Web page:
The end of the orbital link away from the crank pivot can generate a smooth orbital curve when a special relationship exists between the coupler links, rocker link and crank extension link. When two of the four links remain parallel during the pedal cycle, an orbital curve is formed having similar velocities in the forward and return strokes of the pedal. When the two coupler links remain parallel and the orbital link remains parallel to the rocker link, they form a parallelogram during the pedal motion forming an orbital curve having smoothly changing accelerations which eliminates the heel jerk often found in reciprocation ellipse generators.
Each foot support link, which has a foot engaging pedal attached, is pivotally connected to the orbital link and is supported by a second pivot having rollers constrained to move in tracks supported by the framework. The foot engaging pedal will then follow a smooth elliptical path that is factored by the location relative to the two foot support pivots.
In a second embodiment, a rocker pivot support is pivotally connected to the rocker pivot and the framework. An actuator is pivotally attached to the rocker pivot support and the framework. Extension or retraction of the actuator causes the movable rocker pivot support to pivot at the framework and relocates the rocker arm pivot of the path generating mechanism whereby the oblong guide path curve is changed in shape and in orientation. The changed oblong guide path curve gives different motion to the pedals and arm levers to exercise different muscles.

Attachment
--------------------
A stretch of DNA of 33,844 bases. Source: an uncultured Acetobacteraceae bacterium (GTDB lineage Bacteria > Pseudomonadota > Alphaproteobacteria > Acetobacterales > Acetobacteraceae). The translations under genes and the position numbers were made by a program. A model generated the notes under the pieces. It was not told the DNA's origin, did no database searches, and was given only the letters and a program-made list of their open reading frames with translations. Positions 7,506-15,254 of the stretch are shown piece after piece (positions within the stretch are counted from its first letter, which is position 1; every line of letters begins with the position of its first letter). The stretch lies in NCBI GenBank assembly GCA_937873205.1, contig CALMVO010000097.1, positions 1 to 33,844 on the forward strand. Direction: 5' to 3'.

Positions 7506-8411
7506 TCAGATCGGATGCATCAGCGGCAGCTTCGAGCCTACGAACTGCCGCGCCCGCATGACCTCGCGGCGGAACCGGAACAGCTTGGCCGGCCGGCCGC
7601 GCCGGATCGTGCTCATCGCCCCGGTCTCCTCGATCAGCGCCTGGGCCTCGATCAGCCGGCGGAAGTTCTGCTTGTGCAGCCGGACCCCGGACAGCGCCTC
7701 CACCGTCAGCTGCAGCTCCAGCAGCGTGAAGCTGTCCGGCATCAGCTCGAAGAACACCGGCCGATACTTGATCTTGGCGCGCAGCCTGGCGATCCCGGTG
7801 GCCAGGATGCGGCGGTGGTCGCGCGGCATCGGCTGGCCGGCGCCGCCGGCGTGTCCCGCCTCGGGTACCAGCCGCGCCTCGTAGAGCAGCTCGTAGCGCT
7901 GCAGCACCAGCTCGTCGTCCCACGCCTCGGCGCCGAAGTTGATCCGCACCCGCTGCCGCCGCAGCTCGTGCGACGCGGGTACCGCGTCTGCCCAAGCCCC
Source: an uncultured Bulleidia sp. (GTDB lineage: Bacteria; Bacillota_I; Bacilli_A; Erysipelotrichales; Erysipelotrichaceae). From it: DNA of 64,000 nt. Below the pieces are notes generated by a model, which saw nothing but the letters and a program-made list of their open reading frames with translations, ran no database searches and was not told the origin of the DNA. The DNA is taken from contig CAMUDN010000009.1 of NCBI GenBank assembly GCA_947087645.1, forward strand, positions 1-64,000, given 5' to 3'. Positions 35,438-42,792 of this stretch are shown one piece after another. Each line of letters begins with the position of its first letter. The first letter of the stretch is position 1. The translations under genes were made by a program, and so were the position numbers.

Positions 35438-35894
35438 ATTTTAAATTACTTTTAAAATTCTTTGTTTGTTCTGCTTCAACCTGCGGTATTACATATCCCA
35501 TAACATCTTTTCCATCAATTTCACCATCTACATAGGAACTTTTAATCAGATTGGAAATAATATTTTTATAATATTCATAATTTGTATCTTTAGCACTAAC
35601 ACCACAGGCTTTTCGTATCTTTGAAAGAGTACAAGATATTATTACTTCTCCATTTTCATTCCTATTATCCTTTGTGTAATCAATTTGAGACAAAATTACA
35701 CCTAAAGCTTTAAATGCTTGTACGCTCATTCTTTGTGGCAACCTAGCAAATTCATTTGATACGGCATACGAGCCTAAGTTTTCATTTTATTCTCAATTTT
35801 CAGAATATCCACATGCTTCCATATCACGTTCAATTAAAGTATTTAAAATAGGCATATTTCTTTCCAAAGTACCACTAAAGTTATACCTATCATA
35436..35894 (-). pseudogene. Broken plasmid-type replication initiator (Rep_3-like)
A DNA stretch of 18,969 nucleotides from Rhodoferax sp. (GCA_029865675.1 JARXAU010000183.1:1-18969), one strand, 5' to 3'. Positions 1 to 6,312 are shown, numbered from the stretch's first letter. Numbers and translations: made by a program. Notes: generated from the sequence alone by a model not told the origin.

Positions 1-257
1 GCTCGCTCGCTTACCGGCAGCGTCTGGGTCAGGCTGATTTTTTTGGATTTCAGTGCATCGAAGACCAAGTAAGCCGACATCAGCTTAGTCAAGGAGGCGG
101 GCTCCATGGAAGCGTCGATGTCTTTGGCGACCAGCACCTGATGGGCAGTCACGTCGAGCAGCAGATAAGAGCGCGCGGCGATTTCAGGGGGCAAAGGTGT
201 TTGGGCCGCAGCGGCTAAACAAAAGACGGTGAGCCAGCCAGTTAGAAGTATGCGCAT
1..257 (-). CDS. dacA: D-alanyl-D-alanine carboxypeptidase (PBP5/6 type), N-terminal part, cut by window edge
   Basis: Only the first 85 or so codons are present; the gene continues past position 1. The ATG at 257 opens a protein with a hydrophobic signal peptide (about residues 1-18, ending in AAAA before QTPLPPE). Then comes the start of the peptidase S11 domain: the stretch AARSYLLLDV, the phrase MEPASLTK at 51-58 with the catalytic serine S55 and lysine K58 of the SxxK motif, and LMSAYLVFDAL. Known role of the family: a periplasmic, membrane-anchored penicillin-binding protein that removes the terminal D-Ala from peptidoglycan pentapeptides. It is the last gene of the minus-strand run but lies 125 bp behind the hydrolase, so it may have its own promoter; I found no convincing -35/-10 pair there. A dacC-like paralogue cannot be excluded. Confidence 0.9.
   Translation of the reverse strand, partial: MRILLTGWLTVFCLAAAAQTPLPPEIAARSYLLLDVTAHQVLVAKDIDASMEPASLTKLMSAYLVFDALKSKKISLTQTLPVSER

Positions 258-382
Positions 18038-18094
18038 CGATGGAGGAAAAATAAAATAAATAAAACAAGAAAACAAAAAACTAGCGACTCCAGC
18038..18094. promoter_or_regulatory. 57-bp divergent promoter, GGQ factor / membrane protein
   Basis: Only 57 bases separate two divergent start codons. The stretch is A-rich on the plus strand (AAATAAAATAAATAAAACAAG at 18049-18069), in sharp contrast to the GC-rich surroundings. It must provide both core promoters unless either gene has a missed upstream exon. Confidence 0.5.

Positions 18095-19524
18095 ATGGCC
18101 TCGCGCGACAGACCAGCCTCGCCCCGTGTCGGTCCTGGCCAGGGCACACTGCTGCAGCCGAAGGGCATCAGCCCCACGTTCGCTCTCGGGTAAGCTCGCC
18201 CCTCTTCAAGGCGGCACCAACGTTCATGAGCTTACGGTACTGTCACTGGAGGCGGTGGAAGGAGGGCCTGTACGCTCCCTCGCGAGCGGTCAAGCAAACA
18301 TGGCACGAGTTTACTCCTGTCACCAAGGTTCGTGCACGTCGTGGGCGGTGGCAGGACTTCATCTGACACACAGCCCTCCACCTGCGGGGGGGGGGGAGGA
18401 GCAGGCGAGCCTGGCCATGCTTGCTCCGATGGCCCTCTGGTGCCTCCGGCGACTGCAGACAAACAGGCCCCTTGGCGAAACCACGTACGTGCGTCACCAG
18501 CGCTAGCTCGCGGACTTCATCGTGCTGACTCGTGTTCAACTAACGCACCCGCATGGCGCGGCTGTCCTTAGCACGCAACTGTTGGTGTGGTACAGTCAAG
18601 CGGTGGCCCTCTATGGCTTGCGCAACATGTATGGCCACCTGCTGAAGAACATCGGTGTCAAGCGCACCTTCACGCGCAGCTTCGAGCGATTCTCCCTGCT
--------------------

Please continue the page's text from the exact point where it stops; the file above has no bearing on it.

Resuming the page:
In another embodiment, the track containing the roller foot support, pivots according to an actuator pivotally attached to the frame to change the pedal motion during operation.
Load resistance is applied to the crank in each embodiment by a sprocket which drives a belt to a smaller sprocket attached to a jack shaft. A larger sprocket is attached to the jack shaft and coupled with a second belt to an alternator and flywheel supported by the framework. In each embodiment, the flywheel must overcome the torque provided by the alternator. Adjustment of the alternator electronics provides variable intensity exercise for the operator.
In summary, this invention provides the operator with stable foot pedal support having motions that simulate running, climbing and cycling with very low joint impact while offering different pedal motion and upper body exercise.
FIG. 1 is a right side elevation view of the preferred embodiment of an exercise machine constructed in accordance with the present invention;
FIG. 2 is the front view of the preferred embodiment shown in FIG. 1;
FIG. 3 is a right side elevation view of alternate embodiment;